It is contended that this article has to be reviewed. Participants at interactive forums believe said minerals found on private property should not exclude the owner of said property from certain rights or allocation. They debate and continue to argue that this Article has been instrumental in depriving Liberians of wealth and giving birth to foreign wealthy men and/or increasing their wealth while Liberians remain poor and cannot advance into a middle class. Interpretationally, this Article empowers the government to either evict a private property owner or compel leasing against his/her own will. 


The review of the constitution gives each citizen the right to make choices as to how they wish state policies or laws should treat such economic and social matters. This is not the decision of the Constitution Review Committee, but that of Liberians, say the CRC Chairperson, Cllr. Gloria Musu-Scott and Rev. Dr. Jasper S. Ndaborlor.


There are some citizens of Liberia who want reduction of the term of office of the President from six to four; Vice President from six to four; Senators from nine to six; and Representatives from six to four. Perhaps, this seems to be a sensitive political issue as no incumbent would appreciate the reduction of his term of office or powers.


However, there have been debates from the two sides of the coin. One side says the current length of time produces complacency which could stifle development or cause low performance index. The other side argues that the economy has to be considered. The reduction of terms would run Liberians into early elections that the economy cannot handle. They contend that there are lots of development priorities order than investing time and money on early elections.


There is also the extreme side of the debate from others. A member of the Constitutional Advisory Assembly who prefers to remain anonymous told this writer that contrary to insinuations that the terms of offices were intended to prolong the stay of President Samuel K. Doe into office, there were greater considerations which he believes still stand today.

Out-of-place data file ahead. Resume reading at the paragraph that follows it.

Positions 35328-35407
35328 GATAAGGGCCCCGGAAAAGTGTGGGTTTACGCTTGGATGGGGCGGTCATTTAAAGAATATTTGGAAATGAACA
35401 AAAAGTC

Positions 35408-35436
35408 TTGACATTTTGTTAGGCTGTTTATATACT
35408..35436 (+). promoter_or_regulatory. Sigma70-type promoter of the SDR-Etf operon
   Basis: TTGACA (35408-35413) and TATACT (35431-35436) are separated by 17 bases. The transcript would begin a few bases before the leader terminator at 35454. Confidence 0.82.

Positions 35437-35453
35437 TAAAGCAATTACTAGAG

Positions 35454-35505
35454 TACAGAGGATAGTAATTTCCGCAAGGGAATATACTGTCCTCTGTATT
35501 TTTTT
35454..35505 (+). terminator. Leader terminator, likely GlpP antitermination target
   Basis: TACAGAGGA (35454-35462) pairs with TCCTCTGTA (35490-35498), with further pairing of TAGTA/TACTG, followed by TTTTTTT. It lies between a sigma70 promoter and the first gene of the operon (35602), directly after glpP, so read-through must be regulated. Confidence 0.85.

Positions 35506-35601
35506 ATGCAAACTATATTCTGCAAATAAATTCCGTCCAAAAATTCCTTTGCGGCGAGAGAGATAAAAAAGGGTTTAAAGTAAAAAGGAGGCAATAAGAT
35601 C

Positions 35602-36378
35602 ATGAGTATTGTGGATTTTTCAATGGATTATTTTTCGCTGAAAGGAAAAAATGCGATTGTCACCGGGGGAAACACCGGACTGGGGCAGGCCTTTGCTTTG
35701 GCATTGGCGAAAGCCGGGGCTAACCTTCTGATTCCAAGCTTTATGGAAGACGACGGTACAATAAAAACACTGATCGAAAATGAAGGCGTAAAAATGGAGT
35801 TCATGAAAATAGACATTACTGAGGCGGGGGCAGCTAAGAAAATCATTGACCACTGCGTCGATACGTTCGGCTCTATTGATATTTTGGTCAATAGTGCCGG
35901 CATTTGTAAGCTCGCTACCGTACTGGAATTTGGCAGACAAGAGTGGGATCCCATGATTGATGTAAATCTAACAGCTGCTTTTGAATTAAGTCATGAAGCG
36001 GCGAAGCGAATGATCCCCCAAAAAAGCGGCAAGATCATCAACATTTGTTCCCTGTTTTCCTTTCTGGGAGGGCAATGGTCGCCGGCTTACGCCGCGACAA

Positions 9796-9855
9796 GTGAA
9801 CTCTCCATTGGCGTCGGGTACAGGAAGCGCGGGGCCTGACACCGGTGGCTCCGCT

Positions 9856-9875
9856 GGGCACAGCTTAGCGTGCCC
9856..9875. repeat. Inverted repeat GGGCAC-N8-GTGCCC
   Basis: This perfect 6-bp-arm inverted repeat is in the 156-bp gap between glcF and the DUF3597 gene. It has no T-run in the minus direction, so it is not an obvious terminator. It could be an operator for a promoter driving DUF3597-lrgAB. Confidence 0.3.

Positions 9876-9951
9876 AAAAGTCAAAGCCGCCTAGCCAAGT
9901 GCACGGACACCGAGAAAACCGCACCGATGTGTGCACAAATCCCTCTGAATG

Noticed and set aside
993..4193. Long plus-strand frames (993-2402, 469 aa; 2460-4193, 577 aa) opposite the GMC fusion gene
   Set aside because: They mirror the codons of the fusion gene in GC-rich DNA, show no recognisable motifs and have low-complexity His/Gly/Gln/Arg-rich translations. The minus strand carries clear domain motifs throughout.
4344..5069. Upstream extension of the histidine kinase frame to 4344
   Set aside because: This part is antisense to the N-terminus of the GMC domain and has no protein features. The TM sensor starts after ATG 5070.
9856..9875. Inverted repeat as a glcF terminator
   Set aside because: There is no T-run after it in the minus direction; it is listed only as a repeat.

According to him, the extension was proposed by an elder statesman on grounds that the political conditions in Liberia have changed from a one party state to that of a multi-party system which calls for competition. In the one party state, the President had no need to be threatened by opposition candidates. His position was secured by caucus decision and such caucus was either headed by him or controlled by him.


In the emerging multi-party state, he argued that such condition and environment would not exist. With a four year term, a new president would take about two years to solidify his political standing, develop his development plans and begin seeking economic partnerships.


 Within the third year, he would be thinking about planning for elections and the following year spend the time with campaign strategies and implementation. In his view, four years are insufficient. This, according to him, led the Constitution Advisory Assembly to adopt the extension of terms of offices.


When the term of the President is extended to six, continuity demands that the Senate term is increased to nine. The rest which includes the President, Vice President, and Representatives go for elections together. This is the current situation.


What is your debate? The diversity of views is necessary to produce a comprehensive revised constitution that would speak to the realities of the time and the general interest of Liberians and their development aspirations. Rev. Dr. Jasper S. Ndaborlor tells Liberians: “do not make laws when you are vexed or angry. It could entrap you tomorrow.” This is the opportunity of all Liberians to make their contribution to the review process.